W.Va. Teachers to Participate in One of Just 10 Stops On Smithsonian Professional Development Road Tour

Posted: February 14, 2012

CHARLESTON, W.Va. – Up to 300 West Virginia teachers will learn how to make the most of the vast resources housed at Smithsonian National Museum of American History during one of only 10 training sessions outside of Washington.

The museum’s “Let’s Do History Tour” will bring the best Smithsonian resources and teaching strategies to Capital High School in Kanawha County on Feb. 20. The project seeks to support K-12 social studies teachers by introducing them to museum objects such as the Star-Spangled Banner, effective techniques, powerful online tools and standards-based content that can be used in classrooms.

“This is a wonderful opportunity for West Virginia teachers,” said state Superintendent of Schools Jorea Marple. “Having access to museum objects and other primary source material helps students to understand how their own lives connect with people and events from the past.”

During the training event, the museum will share its interdisciplinary “do history” approach to teaching with a focus on everyday objects and people-centered stories and dialogue. During the morning, museum staff will help elementary teachers discover ways to integrate history into their English/language arts lessons. In the afternoon, secondary social studies teachers will learn how to make history come alive through virtual visits and other resources.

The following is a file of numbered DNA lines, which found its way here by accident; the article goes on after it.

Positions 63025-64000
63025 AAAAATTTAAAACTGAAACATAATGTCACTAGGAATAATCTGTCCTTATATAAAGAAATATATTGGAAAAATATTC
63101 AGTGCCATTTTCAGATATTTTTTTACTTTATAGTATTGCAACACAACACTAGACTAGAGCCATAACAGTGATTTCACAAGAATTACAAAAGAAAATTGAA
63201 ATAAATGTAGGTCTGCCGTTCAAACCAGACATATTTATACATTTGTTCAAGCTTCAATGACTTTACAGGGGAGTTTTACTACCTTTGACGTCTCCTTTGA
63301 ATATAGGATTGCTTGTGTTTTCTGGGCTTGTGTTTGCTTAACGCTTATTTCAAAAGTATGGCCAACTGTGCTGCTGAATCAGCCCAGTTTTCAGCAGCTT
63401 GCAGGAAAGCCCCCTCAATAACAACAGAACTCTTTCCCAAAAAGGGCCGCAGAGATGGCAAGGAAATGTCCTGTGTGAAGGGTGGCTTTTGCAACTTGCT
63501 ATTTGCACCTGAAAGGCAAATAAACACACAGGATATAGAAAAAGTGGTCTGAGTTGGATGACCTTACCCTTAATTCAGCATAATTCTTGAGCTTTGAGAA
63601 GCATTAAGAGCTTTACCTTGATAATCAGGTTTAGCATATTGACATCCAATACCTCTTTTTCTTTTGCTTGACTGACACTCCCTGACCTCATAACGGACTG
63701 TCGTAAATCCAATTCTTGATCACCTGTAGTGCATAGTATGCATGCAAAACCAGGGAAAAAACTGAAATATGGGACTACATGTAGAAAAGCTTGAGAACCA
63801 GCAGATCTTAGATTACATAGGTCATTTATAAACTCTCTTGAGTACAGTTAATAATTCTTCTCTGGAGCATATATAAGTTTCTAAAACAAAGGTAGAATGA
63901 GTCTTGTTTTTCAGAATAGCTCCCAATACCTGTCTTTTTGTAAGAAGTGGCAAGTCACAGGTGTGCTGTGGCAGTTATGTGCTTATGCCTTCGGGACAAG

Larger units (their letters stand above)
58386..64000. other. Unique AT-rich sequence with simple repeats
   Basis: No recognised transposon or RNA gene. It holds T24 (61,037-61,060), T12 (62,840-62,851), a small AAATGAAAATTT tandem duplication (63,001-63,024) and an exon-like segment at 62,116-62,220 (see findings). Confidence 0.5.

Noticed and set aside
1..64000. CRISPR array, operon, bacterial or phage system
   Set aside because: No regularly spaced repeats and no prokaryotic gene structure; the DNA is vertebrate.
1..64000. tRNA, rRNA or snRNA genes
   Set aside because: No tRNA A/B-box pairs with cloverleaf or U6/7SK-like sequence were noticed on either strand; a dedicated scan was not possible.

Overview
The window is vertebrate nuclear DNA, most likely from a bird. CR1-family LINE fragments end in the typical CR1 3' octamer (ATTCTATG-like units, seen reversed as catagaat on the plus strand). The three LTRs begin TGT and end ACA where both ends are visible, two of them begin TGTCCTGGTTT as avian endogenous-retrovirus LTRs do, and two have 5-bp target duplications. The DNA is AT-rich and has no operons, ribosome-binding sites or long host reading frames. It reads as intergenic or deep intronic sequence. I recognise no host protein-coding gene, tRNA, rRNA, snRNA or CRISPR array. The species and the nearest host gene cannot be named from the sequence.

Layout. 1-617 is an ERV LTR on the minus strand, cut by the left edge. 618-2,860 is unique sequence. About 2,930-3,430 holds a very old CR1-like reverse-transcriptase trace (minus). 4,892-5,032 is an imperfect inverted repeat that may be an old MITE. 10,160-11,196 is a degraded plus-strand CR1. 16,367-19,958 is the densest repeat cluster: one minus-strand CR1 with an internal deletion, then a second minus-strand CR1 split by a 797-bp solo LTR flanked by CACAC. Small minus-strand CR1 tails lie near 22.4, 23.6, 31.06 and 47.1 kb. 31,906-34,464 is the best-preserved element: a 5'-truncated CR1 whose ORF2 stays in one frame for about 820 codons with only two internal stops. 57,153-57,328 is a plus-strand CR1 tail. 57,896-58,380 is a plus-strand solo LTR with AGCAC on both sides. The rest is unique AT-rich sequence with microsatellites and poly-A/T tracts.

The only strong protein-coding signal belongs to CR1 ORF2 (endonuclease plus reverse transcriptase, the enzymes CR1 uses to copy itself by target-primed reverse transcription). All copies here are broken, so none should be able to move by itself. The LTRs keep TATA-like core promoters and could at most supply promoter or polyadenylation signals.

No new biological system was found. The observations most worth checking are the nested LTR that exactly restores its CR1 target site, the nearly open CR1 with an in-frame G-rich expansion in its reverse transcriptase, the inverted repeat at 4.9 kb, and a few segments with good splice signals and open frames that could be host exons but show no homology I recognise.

“The program combines the best of what the museum has to offer with best practices in 21st century education and will reach thousands of K-12 teachers nationwide,” said Marc Pachter, interim director of the National Museum of American History. “While we can’t change the amount of time teachers have to teach American history, we can help them make every minute count.”

Participants receive a USB flash drive containing free classroom materials, links to Web resources, and other teaching tools. Each session concludes with an invitation to stay in touch by joining the museum’s group in the Thinkfinity online learning community and the challenge to implement a new technique or resource, video record it and then share it with the online learning community. 

The National Museum of American History represents American heritage and its collections are displayed in exhibitions that interpret the American experience from Colonial times to the present.

To register for the event, visit http://wvde.state.wv.us/technology/resources/smithsonian.  For more information, contact Mark Moore at the West Virginia Department of Education at 304-558-7880, 53534 or the Office of Communications at 304-558-2699.

 

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